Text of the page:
Friday, July 04, 2008

I've always loved Victor Hugo as a writer, the well-known works yes, but particularly a couple of lesser known novels, "l'Homme Qui Rit" (The Man Who Laughs) and "Quatrevingt-Treize" (Ninety-Three). But when I've come across them, I've also been amazed and fascinated by his drawings. Hadn't thought about them for a while before arbogast went and posted the striking ink drawing of a gallows, so I went a-googling.

Delacroix reportedly told Hugo that had he devoted his career to the visual arts, he would have been one of the century's greatest; maybe so. He combines a kind of gothic romanticism with an amazing degree of abstraction--these are from the 1850s to 1870s. There was a certain amount of tradition, even among academic painters, to be fairly loose and abstract in their studies for finished paintings--there are some by as polished a painter as Bouguereau that would surprise many. But even as you get a sense that they're tempted in that direction, few seemed to really relish and investigate the area for its own virtues as Hugo. I'm sure there are others, but the only roughly contemporary painter I can think of who explored this proto-abstract area seriously (and, again, pretty much only in drawings and watercolor sketches) was Gustave Moreau. I guess you could make a case for Turner as well.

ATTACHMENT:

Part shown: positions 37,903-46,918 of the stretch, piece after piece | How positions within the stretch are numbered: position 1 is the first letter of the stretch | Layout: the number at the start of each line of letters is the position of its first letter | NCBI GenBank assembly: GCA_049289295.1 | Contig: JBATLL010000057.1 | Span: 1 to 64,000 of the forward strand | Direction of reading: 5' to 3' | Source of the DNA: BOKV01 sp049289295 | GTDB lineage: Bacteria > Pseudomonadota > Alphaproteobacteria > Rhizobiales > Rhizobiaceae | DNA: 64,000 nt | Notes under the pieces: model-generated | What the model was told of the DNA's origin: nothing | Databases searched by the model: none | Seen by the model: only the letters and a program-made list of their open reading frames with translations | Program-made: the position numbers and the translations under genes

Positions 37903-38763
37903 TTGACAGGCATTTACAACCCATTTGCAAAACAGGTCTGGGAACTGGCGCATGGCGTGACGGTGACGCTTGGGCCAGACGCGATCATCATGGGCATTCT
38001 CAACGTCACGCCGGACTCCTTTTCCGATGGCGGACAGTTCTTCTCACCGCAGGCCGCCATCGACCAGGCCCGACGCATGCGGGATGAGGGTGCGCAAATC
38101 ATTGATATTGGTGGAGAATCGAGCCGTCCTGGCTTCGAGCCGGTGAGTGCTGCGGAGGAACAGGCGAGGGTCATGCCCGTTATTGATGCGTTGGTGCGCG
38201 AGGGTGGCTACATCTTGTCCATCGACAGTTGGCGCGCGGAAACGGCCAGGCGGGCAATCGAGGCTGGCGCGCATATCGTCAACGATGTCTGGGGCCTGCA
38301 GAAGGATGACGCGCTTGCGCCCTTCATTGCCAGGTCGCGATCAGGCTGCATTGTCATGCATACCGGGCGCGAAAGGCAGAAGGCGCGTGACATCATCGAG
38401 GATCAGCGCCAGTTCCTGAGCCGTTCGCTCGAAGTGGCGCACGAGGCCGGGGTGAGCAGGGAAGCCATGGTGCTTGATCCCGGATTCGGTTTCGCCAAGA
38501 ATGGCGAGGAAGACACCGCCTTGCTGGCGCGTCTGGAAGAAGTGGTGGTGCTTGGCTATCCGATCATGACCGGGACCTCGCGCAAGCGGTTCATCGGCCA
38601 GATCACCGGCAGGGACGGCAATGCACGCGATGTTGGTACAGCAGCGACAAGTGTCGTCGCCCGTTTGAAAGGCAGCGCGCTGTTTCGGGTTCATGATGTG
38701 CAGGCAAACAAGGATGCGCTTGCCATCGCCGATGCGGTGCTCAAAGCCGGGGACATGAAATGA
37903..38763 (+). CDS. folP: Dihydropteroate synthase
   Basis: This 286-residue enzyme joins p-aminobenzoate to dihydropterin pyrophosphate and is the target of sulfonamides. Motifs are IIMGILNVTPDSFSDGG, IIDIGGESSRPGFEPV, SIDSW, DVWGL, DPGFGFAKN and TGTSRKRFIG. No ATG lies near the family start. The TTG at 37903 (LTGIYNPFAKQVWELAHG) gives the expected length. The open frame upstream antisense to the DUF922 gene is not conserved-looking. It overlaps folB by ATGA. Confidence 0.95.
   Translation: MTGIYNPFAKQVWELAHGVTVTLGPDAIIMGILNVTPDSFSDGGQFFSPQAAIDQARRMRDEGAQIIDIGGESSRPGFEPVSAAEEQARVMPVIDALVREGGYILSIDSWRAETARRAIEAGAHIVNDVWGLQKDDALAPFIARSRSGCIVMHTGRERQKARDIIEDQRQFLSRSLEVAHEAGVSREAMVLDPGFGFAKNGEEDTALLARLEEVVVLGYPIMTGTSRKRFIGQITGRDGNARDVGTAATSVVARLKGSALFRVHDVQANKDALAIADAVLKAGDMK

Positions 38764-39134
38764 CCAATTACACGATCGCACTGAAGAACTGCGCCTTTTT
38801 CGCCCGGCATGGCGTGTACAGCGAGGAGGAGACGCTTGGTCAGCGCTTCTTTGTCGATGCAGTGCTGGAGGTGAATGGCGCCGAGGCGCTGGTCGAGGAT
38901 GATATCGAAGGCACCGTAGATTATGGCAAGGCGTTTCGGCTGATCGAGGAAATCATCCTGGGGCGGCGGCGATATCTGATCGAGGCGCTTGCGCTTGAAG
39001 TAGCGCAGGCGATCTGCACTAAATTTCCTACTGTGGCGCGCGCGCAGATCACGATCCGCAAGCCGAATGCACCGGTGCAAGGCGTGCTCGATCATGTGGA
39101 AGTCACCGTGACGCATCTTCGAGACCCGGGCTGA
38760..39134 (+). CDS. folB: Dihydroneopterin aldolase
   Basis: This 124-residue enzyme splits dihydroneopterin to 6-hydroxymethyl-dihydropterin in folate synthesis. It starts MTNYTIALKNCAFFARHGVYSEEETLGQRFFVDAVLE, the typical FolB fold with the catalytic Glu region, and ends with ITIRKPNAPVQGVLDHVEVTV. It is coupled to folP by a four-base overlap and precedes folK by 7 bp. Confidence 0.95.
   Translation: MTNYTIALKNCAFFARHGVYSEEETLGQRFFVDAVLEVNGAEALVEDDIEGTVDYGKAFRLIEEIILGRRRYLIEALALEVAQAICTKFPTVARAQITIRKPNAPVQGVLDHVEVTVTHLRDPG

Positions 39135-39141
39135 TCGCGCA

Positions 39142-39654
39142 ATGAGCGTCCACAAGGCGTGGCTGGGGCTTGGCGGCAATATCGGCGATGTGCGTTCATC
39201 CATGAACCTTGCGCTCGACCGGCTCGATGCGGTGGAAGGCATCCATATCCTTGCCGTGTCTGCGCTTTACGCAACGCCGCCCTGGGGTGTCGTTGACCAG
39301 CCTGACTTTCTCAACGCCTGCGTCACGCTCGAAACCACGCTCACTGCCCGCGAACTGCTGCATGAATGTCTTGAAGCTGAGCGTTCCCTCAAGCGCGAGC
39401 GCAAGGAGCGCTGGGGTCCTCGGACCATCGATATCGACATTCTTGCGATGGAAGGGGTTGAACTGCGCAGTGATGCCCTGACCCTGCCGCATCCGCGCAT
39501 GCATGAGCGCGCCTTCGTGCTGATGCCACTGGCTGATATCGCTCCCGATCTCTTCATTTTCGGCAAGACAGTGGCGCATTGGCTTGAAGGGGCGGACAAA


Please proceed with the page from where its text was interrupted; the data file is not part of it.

Anyway, here are a few:


Picked up yesterday:

Morton Feldman - The Viola in My Life (ECM)
(Various) Drums, Chants & Instrumental Music of West Africa (Nonesuch)
(Various) Witchcraft & Ritual Music of East Africa (Nonesuch)
Fela - Zombie


Murray Bookchin - The Ecology of Freedom

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